Having an Achilles Tendon Rupture is no joke. It's not like spraining an ankle or tweaking your back. Rupturing the Achilles Tendon means that a person has significant damage to a huge tendon in
their leg. You (generally) can't stand on it if you have a complete rupture (because the tendon totally separates so provides no support) and your calf muscles can roll up into a ball towards the top
of your lower leg. It's safe to say that if you have a ruptured Achilles tendon, you'll be getting Achilles tendon surgery very very soon.
Your Achilles tendon helps you point your foot downward, rise on your toes and push off your foot as you walk. You rely on it virtually every time you move your foot. Rupture usually occurs in the
section of the tendon located within 2.5 inches (6 centimeters) of the point where it attaches to the heel bone. This section may be predisposed to rupture because it gets less blood flow, which may
impair its ability to heal. Ruptures often are caused by a sudden increase in the amount of stress on your Achilles tendon. Common examples include increasing the intensity of sports participation,
falling from a height, stepping into a hole.
If your Achilles tendon is ruptured you will experience severe pain in the back of your leg, swelling, stiffness, and difficulty to stand on tiptoe and push the leg when walking. A popping or
snapping sound is heard when the injury occurs. You may also feel a gap or depression in the tendon, just above heel bone.
Diagnosis is made by clinical history; typically people say it feels like being kicked or shot behind the ankle. Upon examination a gap may be felt just above the heel unless swelling has filled the
gap and the Simmonds' test (aka Thompson test) will be positive; squeezing the calf muscles of the affected side while the patient lies prone, face down, with his feet hanging loose results in no
movement (no passive plantarflexion) of the foot, while movement is expected with an intact Achilles tendon and should be observable upon manipulation of the uninvolved calf. Walking will usually be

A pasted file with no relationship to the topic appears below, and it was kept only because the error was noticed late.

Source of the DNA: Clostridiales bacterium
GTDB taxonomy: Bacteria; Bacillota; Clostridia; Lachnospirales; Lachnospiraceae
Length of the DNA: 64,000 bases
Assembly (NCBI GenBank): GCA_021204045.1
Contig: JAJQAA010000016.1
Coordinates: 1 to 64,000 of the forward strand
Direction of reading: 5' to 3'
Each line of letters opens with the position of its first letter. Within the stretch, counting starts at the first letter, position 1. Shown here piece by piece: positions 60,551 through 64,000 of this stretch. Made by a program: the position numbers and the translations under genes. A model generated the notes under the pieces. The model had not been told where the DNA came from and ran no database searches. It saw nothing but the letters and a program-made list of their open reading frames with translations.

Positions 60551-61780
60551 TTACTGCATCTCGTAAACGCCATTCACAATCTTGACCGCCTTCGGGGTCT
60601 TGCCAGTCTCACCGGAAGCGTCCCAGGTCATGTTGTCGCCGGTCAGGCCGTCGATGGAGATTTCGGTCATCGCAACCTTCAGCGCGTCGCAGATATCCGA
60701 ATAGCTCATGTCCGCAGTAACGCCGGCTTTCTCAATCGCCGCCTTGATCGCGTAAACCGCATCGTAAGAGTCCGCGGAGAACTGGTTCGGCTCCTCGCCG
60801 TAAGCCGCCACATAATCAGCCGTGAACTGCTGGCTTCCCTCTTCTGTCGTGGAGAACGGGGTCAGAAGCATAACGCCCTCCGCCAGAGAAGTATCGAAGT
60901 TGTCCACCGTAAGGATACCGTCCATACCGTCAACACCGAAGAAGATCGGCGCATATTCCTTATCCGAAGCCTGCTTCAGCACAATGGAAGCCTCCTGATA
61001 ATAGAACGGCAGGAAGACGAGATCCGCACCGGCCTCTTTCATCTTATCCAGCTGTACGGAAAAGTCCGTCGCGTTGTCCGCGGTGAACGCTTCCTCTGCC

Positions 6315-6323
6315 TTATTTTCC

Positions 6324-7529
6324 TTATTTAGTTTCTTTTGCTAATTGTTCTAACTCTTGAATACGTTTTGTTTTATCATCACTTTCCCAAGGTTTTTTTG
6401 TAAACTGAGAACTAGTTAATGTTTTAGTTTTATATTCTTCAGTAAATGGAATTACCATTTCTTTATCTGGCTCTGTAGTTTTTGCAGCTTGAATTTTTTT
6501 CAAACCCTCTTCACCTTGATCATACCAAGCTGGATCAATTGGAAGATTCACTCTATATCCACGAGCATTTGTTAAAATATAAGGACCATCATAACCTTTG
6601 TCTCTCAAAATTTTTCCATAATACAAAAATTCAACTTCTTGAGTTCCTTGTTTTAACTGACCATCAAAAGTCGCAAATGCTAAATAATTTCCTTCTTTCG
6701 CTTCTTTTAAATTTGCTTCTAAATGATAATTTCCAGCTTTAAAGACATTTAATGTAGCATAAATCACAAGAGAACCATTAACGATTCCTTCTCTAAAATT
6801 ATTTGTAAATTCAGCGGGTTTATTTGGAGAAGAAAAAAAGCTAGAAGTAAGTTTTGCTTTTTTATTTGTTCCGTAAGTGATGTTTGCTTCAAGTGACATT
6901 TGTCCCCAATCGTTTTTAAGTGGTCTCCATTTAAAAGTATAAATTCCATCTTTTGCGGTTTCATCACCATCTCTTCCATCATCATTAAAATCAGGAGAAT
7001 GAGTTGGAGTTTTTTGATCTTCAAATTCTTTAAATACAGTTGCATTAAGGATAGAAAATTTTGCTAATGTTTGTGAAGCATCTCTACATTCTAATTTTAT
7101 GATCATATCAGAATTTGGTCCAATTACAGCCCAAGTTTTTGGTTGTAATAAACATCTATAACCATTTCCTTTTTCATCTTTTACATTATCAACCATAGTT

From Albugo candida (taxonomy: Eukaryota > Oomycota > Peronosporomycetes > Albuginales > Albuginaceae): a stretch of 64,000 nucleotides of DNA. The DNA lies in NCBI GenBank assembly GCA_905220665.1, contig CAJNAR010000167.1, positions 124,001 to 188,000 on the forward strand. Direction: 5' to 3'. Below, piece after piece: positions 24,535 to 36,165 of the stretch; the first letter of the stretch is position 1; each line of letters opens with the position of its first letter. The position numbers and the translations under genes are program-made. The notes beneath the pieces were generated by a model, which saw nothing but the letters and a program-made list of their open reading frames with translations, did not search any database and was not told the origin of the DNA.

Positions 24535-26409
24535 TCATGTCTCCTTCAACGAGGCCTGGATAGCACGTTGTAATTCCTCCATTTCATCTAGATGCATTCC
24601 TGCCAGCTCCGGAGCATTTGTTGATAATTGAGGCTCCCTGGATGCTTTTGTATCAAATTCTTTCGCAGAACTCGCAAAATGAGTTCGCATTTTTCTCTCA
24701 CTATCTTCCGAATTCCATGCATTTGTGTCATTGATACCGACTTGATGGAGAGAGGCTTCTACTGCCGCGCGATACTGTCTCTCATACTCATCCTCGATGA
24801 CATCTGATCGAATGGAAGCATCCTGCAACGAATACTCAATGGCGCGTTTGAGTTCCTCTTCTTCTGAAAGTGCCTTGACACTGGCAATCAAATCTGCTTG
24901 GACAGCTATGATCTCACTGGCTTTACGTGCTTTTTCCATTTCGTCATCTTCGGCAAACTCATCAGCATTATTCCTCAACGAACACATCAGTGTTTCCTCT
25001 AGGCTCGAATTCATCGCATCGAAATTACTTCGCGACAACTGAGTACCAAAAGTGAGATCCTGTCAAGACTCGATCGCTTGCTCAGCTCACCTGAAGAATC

severely impaired, as the patient will be unable to step off the ground using the injured leg. The patient will also be unable to stand up on the toes of that leg, and pointing the foot downward
(plantarflexion) will be impaired. Pain may be severe, and swelling is common. Sometimes an ultrasound scan may be required to clarify or confirm the diagnosis. MRI can also be used to confirm the
Non Surgical Treatment
A medical professional will take MRI scans to confirm the diagnosis and indicate the extent of the injury. Sometimes the leg is put in a cast and allowed to heal without surgery. This is generally
not the preferred method, particularly for young active people. Surgery is the most common treatment for an achilles tendon rupture.
The surgical repair of an acute or chronic rupture of the Achilles tendon typically occurs in an outpatient setting. This means the patient has surgery and goes home the same day. Numbing medicine is
often placed into the leg around the nerves to help decrease pain after surgery. This is called a nerve block. Patients are then put to sleep and placed in a position that allows the surgeon access
to the ruptured tendon. Repair of an acute rupture often takes somewhere between 30 minutes and one hour. Repair of a chronic rupture can take longer depending on the steps needed to fix the
To reduce your chance of developing Achilles tendon problems, follow the following tips. Stretch and strengthen calf muscles. Stretch your calf to the point at which you feel a noticeable pull but
not pain. Don't bounce during a stretch. Calf-strengthening exercises can also help the muscle and tendon absorb more force and prevent injury. Vary your exercises. Alternate high-impact sports, such
as running, with low-impact sports, such as walking, biking or swimming. Avoid activities that place excessive stress on your Achilles tendons, such as hill running and jumping activities. Choose
running surfaces carefully. Avoid or limit running on hard or slippery surfaces. Dress properly for cold-weather training and wear well-fitting athletic shoes with proper cushioning in the heels.
Increase training intensity slowly. Achilles tendon injuries commonly occur after abruptly increasing training intensity. Increase the distance, duration and frequency of your training by no more
than 10 percent each week.